Endometriosis is a health condition in which the uterine tissue grows outside the uterus, rather than solely within it. This can result in abnormally heavy periods as well as pain that exceeds that of normal menstrual cramping that women are used to experiencing. It is a fairly common health problem, impacting more than 6 million women in the US alone.
While there is not an actual cure for this condition, there are several ways to treat the symptoms and keep the pain at bay. Because some of its symptoms are often overlooked or attributed to another cause, it’s important to understand the condition and how it can impact your health.
One of the reasons that there is still not a cure for endometriosis is that a definite cause has not yet been identified.
What are some of the risk factors?
- Periods started at an early age (before age 11)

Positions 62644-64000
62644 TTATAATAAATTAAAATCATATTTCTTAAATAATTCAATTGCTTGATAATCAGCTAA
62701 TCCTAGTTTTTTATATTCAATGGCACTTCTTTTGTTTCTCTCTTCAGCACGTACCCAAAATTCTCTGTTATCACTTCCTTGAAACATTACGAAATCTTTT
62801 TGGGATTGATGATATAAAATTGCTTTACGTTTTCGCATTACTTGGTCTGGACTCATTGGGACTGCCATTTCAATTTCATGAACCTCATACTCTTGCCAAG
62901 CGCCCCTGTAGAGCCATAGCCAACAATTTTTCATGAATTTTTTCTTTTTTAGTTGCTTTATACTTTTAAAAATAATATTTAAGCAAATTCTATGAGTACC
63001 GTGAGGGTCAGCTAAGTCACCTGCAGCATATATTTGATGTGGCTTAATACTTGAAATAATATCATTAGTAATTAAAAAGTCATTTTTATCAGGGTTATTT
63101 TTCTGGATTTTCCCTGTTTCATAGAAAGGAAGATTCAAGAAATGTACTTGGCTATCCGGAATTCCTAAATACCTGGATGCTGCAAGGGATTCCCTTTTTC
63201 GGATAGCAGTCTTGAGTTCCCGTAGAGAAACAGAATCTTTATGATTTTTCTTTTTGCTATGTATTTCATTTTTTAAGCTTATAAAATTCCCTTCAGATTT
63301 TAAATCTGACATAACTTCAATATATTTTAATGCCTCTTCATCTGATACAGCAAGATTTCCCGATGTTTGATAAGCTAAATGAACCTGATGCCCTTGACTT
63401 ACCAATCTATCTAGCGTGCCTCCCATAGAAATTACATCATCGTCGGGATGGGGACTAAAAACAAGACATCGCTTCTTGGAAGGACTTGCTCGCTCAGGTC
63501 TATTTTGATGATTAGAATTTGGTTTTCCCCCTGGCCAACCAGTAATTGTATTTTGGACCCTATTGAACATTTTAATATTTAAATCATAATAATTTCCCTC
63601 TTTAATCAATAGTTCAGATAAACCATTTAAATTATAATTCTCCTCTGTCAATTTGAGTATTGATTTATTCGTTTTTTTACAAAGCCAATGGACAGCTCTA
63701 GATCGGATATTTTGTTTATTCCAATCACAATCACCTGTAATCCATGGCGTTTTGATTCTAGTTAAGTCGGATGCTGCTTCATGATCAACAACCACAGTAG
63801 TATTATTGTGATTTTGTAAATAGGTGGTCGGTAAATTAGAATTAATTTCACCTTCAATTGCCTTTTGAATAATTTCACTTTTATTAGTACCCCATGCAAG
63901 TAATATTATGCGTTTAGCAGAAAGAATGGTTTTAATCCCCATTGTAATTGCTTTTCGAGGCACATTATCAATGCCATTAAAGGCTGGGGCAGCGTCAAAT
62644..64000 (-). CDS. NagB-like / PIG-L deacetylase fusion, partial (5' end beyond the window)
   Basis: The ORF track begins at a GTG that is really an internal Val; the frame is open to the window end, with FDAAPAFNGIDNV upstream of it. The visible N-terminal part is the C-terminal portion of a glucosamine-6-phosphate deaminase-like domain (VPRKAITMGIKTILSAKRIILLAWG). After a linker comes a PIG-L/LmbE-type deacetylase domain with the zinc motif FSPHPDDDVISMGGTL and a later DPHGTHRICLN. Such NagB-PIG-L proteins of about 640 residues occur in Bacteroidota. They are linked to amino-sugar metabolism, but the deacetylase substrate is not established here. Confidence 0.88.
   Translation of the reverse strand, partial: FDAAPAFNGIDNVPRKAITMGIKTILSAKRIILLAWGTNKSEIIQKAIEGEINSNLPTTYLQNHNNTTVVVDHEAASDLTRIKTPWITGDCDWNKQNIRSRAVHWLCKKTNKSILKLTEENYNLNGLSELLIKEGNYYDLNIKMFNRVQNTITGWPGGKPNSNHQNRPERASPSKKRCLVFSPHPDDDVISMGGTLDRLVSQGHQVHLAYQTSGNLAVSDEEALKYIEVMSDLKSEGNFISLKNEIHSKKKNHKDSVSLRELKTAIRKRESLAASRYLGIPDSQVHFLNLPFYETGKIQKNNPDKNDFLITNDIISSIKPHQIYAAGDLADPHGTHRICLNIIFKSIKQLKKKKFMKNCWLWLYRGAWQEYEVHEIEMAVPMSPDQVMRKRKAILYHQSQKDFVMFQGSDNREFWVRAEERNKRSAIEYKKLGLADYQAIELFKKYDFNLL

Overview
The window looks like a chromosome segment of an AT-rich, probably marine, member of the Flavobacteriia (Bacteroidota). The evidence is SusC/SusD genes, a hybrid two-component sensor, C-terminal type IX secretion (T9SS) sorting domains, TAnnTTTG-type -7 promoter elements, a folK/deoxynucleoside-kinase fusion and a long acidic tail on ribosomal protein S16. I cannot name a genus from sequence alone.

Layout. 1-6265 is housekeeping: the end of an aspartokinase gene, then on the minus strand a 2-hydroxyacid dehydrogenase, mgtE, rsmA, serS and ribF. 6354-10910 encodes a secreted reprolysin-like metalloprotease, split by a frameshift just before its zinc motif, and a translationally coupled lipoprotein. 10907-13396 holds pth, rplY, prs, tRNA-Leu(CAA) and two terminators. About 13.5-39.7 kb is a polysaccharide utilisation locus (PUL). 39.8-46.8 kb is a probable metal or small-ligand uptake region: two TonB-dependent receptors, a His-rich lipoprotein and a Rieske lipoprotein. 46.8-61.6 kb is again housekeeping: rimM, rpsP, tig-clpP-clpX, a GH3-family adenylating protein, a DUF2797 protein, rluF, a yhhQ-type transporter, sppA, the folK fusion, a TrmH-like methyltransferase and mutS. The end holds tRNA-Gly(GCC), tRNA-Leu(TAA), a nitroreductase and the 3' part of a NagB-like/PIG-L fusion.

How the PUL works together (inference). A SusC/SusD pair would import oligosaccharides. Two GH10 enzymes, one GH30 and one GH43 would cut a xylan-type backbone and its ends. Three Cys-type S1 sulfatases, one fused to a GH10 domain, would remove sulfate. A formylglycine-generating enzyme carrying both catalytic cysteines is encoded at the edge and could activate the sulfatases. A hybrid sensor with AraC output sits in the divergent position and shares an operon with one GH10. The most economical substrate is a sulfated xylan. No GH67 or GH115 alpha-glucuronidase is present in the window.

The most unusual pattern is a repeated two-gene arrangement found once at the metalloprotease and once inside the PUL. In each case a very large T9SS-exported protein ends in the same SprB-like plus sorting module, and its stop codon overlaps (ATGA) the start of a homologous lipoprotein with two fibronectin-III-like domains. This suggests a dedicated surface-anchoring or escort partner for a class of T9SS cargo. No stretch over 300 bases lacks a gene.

- Periods are short or random, or last more than 7 days, and are heavy
- Abnormal vagina, uterus or fallopian tubes
- Having a mother, sister, or daughter with endometriosis
What are the symptoms?
The main symptoms of endometriosis are infertility and pain during your period. Although often worse during your period, pain and other symptoms can also occur throughout the month, including:
- Extreme lower abdominal pain or bloating
- Lower back pain
- Pain with bowel movements or during urination
- Nausea, vomiting, or feeling light-headed
- Heavy vaginal bleeding during your period or spotting in between periods
- Pain during sex
- Chronic fatigue
How is it treated?
Endometriosis can be treated but not cured.
Medications that contain hormones, such as birth control pills, injections, or nasal spray can help lessen pain and bleeding. However, the symptoms can come back if the medicine is stopped. Providers may also prescribe pain medication.
Surgical treatment to remove small sections of scar tissue can be done using laparoscopy. A laparotomy is a more invasive procedure where a surgeon makes a cut into the abdomen to explore or remove scar tissue. Other surgical treatments include cutting nerves to help with pain.
What to do
If you suspect endometriosis, make sure to reach out to a doctor or gynecologist, a doctor who focuses on female reproductive organs. They will help review your medical history, discuss symptoms, as well as help with diagnosis and potential treatment.